February 21st, 2019
Our outdated prescriptive and rule-based one size fits all agri-environmental payment system needs to be replaced by schemes focused on delivering results, a biodiversity conference has heard.
This week’s first-ever national biodiversity conference is examining ways in which Ireland’s agricultural sector – grassland makes up roughly 60 per cent of Ireland’s land mass – can work closely with nature.
Agri-environment schemes provide important sources of funding farmers to protect wildlife habitats on agricultural land. Results-based schemes focus on rewarding farmers for specific improvements in farmland biodiversity.
Since the early 2000s, a small number of farmers have been paid for ecosystem service through the likes of the Burren Life Programme and more recently through programmes to protect the endangered hen harrier and freshwater pearl mussel.
Speaking at the conference in Dublin Castle this morning, Shannon Parr of Burren Life outlined how the programme started off as a PhD project in the late 1990s for founder Dr Brendan Dunford to measure the impact of agriculture on the Burren’s natural heritage.
One of the key successes of the project, Ms Parr said, was that farmers were directly engaged from the get-go in the project. The team, she said, quickly realised that simply giving farmers some money to carry out conservation measures “didn’t always get the results wanted”.
“We needed to look at providing an incentive and this is where the results-bases ideas came into effect, essentially paying for results, making conservation a product just like the animals stocked on the land,” Ms Parr said.
Farmers are rewarded for protecting the Burren’s species-rich grazed habitat, alongside payments for actions to deliver environmental benefits decided by the farmers themselves.
The project has been key in changing the mind-sets of farmers in the Burren who are no longer “the scapegoats” for biodiversity decline. Instead, she said, they now revel in being actively involved in the protection of the environment in the region.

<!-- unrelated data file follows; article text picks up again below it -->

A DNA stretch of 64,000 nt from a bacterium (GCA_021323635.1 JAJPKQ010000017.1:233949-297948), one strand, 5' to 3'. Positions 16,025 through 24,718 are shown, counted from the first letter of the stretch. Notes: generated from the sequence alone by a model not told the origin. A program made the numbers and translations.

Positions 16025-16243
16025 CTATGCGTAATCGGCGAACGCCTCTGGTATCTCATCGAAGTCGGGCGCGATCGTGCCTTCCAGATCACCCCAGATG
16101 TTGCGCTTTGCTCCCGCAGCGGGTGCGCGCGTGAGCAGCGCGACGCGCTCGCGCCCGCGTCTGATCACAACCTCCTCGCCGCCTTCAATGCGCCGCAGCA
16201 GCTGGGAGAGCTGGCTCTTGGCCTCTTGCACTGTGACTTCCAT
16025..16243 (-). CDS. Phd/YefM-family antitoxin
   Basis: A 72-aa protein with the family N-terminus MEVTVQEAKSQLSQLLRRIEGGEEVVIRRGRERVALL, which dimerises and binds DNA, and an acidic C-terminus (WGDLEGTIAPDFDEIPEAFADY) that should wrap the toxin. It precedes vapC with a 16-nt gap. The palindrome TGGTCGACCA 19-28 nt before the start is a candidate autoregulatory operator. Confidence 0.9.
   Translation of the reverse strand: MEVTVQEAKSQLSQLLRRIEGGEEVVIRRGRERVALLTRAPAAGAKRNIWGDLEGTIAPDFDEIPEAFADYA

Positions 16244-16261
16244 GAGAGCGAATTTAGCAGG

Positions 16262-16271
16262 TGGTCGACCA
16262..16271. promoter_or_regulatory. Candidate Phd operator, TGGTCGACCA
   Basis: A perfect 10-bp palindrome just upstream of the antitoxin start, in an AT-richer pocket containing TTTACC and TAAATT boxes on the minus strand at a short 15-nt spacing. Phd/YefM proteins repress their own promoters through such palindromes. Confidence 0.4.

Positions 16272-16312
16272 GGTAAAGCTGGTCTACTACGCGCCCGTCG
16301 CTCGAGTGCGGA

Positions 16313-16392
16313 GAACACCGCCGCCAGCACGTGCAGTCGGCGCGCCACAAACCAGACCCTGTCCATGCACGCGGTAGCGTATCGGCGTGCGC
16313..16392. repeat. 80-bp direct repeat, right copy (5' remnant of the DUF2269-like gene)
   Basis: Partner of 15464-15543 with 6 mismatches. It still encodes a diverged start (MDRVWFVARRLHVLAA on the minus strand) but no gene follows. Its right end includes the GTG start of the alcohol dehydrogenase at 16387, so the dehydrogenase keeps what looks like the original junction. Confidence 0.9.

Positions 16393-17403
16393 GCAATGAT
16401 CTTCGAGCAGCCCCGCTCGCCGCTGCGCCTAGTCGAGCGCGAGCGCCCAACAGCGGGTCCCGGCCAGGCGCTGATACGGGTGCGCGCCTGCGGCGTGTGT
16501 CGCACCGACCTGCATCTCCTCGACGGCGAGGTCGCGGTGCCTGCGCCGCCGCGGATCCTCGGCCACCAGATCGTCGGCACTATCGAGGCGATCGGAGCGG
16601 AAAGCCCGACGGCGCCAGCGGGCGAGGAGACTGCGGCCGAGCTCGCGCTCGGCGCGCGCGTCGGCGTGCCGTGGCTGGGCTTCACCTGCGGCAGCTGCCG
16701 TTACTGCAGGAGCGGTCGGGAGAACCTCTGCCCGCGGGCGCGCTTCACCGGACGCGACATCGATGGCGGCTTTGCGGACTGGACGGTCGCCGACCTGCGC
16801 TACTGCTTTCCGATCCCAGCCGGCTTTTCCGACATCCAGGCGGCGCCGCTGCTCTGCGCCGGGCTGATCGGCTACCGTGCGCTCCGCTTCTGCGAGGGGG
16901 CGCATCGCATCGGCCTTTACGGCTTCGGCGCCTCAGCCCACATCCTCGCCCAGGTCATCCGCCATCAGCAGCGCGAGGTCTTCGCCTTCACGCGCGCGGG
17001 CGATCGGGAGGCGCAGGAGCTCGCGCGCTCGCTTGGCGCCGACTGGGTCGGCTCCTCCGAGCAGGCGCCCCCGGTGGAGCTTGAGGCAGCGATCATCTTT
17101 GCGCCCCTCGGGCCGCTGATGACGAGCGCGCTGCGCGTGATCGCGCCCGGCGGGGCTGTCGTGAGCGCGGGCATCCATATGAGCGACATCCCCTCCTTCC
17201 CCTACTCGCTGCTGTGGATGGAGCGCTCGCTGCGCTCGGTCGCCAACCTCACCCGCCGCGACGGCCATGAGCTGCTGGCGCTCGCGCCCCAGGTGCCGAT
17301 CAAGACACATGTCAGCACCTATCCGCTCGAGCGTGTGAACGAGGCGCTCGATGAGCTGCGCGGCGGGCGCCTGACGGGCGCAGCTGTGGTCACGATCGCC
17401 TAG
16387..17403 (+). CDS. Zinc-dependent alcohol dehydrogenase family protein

One of the most important results so far, Ms Parr said, was that Burren Life has been the “catalyst for other projects” in high nature value areas in Ireland and Europe.
She said that that it is encouraging to see that “our babies have flown” as the project’s principles are adopted by other programmes in the country.
Island biodiversity scheme
One such programme is Aran Life where eco-system services payments have been provided over the last five years to farmers on the three islands.
Dr Amanda Browne said that the islands are incredibly biodiverse with 500 plant species between them – 50 per cent of the total range of Irish flora. The islands are also important breeding grounds for several important bird species such as the lapwing.
While the island is biodiversity-rich, Dr Browne said that farming on the Aran Islands is “economically poor”, with many farms abandoned and overgrown in scrub. Water is also a very big challenge as there are no streams or rivers on the islands, she said, reducing grazing possibilities.
To counteract these issues, the programme provided one-off payments for scrub-cutting – “very hard manual work on the island’s rough rock terrain” – she said. In total, 92 hectares of fields and 28km of boreens were cleared, with €400,000 in payment to farmers for this work.
Clearing scrub is “only half the battle”, Dr Browne said, with payments going to farmers for keeping well managed and species-rich grasslands “optimally grazed” in priority habitats.
Between 2014 and 2016, Dr Browne said that there was an “incredible impact” in maintaining and conserving priority grasslands on the islands.
In addition, 131 new rain tanks were built and 107 repaired. Support for work on the island will continue under a new European Innovation Partnership (EIP) funding programme.
Custodians of the land
Speaking at the conference this morning, President Michael D Higgins praised the success of “innovative farmer-led programmes” such as the Burren and Aran projects where the important role of farmers as “custodians of the land” was acknowledged.
While this is welcome, participants in these programmes “sadly make up only a tiny minority of our farmers” he said and questioned if we are making the best use of the “significant level of public money” spent on agri-environmental schemes.
“Farmers and foresters must be clearly encouraged away from what we know are damaging practices and encouraged towards farming in harmony with nature,” he said.
Yesterday, Dr Micheal O’Briain of the European Commission said that Ireland is “taking a lead” in terms of result-based schemes such as the BRIDE scheme for dairy farmers in Co Cork and stressed the need to build on these pilot schemes going forward.
Andy Bleasdale of the National Parks and Wildlife Service said that the Burren Life Programme is a “beacon of hope” in Ireland, with more recent projects such as the curlew conservation programme also rewarding farmers for protecting endangered species.
Such results-based schemes need to be embedded into the next CAP to encourage farmers to provide the ecosystem services that the general public wants, he added.